Search

Rape and Sexual Assault

reporting rape and sexual assault

What is it?

Rape is defined under the Sexual Offences (Scotland) Act 2009 as the “penetration of the vagina, anus or mouth by the penis without consent”. There is a range of sexual assault and abuse which does not fit within the legal definition of rape, but can be just as distressing and have just as much of an impact.

Any sexual activity without consent is sexual assault or rape.

 

What is consent?

If you are not sure, you don't have consent

Consent is active and ongoing – a person can always change their mind even during an activity.

Consent to one activity is not consent to all – just because a person has consented to sex before, does not mean they consent every time. Just because a person kisses someone does not mean they have consented to sex.

Consent must be freely given – a person has not consented if they are pestered, worn down, made to feel like they ‘owe’ something, or feel like they can’t say no.

Consent cannot be given if a person is incapable because of the influence of alcohol and/or drugs or because they are asleep or unconscious.

Consent can be expressed verbally or non-verbally (known as body language). If someone does not “fight back” that does not mean they have consented. Freezing is a common reaction to fear, not just ‘flight or fight’. (source)

 

Tips for reporting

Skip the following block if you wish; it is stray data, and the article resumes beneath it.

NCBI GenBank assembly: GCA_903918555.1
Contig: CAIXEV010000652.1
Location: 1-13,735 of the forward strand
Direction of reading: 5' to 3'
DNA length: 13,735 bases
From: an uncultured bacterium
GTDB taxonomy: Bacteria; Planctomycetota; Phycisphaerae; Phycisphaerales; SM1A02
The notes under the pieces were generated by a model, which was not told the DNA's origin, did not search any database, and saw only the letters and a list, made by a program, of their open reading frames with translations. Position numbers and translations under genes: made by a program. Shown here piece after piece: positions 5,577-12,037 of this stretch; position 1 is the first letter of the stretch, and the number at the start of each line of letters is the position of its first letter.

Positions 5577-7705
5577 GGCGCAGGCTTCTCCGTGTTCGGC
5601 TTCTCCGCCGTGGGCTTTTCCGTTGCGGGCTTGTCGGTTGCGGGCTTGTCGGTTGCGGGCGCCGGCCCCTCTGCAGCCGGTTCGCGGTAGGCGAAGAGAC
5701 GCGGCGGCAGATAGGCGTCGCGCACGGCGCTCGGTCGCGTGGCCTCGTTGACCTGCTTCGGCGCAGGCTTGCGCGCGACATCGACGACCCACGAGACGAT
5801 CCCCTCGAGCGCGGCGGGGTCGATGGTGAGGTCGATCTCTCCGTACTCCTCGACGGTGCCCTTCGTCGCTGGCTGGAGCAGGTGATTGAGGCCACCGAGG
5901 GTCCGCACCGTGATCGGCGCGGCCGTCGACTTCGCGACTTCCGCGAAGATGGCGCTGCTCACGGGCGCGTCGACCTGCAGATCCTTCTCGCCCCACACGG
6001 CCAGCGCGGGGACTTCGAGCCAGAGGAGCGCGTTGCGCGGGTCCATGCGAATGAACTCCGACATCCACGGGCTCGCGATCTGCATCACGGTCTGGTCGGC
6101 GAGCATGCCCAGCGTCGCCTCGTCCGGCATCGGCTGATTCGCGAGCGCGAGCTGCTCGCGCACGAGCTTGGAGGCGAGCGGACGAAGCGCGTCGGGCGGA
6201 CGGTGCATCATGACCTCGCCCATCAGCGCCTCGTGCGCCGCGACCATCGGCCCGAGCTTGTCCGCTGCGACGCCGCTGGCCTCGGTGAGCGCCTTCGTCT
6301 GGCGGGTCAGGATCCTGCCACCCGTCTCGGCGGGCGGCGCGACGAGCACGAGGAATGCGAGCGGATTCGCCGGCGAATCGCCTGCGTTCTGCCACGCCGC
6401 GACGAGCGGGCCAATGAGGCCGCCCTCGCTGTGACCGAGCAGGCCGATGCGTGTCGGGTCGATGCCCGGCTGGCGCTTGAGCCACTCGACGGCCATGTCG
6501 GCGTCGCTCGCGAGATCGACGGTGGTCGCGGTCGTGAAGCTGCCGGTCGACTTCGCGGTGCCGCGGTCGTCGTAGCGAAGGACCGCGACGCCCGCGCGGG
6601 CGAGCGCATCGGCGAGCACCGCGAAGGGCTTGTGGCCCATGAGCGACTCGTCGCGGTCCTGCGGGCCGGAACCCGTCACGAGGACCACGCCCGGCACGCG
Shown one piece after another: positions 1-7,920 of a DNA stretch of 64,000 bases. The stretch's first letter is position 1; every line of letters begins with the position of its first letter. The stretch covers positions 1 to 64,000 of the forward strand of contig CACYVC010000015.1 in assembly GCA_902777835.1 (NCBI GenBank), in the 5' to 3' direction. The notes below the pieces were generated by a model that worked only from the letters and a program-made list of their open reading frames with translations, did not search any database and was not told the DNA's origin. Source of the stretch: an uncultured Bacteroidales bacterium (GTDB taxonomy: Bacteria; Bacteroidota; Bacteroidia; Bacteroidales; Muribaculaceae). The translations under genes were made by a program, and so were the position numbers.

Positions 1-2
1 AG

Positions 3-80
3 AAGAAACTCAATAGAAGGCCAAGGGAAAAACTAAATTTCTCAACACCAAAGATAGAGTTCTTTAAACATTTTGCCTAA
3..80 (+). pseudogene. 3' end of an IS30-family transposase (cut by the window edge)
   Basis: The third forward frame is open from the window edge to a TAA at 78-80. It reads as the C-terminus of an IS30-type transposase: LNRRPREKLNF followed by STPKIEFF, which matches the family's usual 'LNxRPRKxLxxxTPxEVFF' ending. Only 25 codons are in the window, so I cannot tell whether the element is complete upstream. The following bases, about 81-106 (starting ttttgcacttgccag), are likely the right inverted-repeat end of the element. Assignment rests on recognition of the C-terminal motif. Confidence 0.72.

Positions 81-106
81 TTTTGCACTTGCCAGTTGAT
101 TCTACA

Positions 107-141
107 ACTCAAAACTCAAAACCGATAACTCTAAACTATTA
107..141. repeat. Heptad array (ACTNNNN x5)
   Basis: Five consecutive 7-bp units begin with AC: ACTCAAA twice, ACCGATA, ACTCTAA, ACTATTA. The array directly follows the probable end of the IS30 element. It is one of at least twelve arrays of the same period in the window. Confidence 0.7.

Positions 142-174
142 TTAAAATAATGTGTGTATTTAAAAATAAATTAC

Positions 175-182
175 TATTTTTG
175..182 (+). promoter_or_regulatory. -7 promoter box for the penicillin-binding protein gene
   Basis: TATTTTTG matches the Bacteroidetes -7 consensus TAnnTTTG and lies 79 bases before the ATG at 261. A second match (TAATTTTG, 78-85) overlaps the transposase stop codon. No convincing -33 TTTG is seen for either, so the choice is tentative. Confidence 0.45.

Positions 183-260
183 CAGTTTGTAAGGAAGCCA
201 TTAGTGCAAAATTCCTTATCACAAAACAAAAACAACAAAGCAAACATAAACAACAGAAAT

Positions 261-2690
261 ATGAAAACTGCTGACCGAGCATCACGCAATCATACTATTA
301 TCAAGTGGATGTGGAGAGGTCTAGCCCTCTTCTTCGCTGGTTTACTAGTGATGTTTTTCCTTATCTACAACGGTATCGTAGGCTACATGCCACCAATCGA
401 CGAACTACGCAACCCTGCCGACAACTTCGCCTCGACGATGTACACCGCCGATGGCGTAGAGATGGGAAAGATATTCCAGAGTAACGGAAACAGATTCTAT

Don’t report rape or sexual assault as a crime of sexual desire or passion, e.g. “he couldn’t resist her”. This narrative is insulting to men as it suggests that if they didn’t “control themselves”, they too would commit these crimes. Men have control over their own actions, and violence is always a choice. Rape is a crime of violence, abuse and degradation, involving sexual behaviours but primarily motivated by violence, not desire.

Don’t blame women for “leading a man on” by what they were wearing, by kissing him, or by going home with him. Sexual contact without consent is sexual assault or rape, and is a choice by the perpetrator.

If covering a story of a stranger rape, tell readers that this is an anomaly - 86% of serious sexual assaults are committed by someone known to the complainer and only five per cent of rapes reported to the police are committed by a stranger. (source).

It is highly uncommon for women to regret consensual sex then later claim it was rape. There are no more false reports of rape than of any other crime (source). It is important to mention this when covering a story of false allegations.

 

download media guidelines

 

 

ZT logo
Loading